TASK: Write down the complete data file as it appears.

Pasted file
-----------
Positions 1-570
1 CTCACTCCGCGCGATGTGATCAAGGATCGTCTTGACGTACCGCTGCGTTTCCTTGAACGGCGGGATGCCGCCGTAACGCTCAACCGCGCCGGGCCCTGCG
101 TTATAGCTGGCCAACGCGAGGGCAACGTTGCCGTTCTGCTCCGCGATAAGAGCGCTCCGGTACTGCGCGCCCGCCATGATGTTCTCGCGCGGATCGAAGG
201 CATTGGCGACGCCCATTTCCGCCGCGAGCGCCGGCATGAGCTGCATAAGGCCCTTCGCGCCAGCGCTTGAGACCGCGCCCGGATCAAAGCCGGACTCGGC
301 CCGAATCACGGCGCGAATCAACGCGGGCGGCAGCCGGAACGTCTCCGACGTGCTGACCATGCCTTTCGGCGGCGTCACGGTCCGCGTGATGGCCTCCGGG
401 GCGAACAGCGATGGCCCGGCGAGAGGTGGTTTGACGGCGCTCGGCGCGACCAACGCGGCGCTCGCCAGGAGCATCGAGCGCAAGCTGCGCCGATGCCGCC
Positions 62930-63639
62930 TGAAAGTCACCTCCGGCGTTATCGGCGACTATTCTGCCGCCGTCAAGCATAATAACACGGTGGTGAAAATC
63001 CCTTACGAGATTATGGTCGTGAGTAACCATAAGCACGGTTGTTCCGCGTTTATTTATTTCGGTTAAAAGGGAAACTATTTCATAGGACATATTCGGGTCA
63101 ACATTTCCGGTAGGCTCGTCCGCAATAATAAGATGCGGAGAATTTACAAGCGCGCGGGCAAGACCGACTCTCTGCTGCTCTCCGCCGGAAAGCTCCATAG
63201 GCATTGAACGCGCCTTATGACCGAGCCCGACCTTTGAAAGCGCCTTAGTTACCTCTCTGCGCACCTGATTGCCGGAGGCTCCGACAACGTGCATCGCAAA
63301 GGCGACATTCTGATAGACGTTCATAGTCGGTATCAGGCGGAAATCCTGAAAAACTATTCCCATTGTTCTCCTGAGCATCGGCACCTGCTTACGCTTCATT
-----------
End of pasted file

Positions 1-570
1 CTCACTCCGCGCGATGTGATCAAGGATCGTCTTGACGTACCGCTGCGTTTCCTTGAACGGCGGGATGCCGCCGTAACGCTCAACCGCGCCGGGCCCTGCG
101 TTATAGCTGGCCAACGCGAGGGCAACGTTGCCGTTCTGCTCCGCGATAAGAGCGCTCCGGTACTGCGCGCCCGCCATGATGTTCTCGCGCGGATCGAAGG
201 CATTGGCGACGCCCATTTCCGCCGCGAGCGCCGGCATGAGCTGCATAAGGCCCTTCGCGCCAGCGCTTGAGACCGCGCCCGGATCAAAGCCGGACTCGGC
301 CCGAATCACGGCGCGAATCAACGCGGGCGGCAGCCGGAACGTCTCCGACGTGCTGACCATGCCTTTCGGCGGCGTCACGGTCCGCGTGATGGCCTCCGGG
401 GCGAACAGCGATGGCCCGGCGAGAGGTGGTTTGACGGCGCTCGGCGCGACCAACGCGGCGCTCGCCAGGAGCATCGAGCGCAAGCTGCGCCGATGCCGCC
Positions 62930-63639
62930 TGAAAGTCACCTCCGGCGTTATCGGCGACTATTCTGCCGCCGTCAAGCATAATAACACGGTGGTGAAAATC
63001 CCTTACGAGATTATGGTCGTGAGTAACCATAAGCACGGTTGTTCCGCGTTTATTTATTTCGGTTAAAAGGGAAACTATTTCATAGGACATATTCGGGTCA
63101 ACATTTCCGGTAGGCTCGTCCGCAATAATAAGATGCGGAGAATTTACAAGCGCGCGGGCAAGACCGACTCTCTGCTGCTCTCCGCCGGAAAGCTCCATAG
63201 GCATTGAACGCGCCTTATGACCGAGCCCGACCTTTGAAAGCGCCTTAGTTACCTCTCTGCGCACCTGATTGCCGGAGGCTCCGACAACGTGCATCGCAAA
63301 GGCGACATTCTGATAGACGTTCATAGTCGGTATCAGGCGGAAATCCTGAAAAACTATTCCCATTGTTCTCCTGAGCATCGGCACCTGCTTACGCTTCATT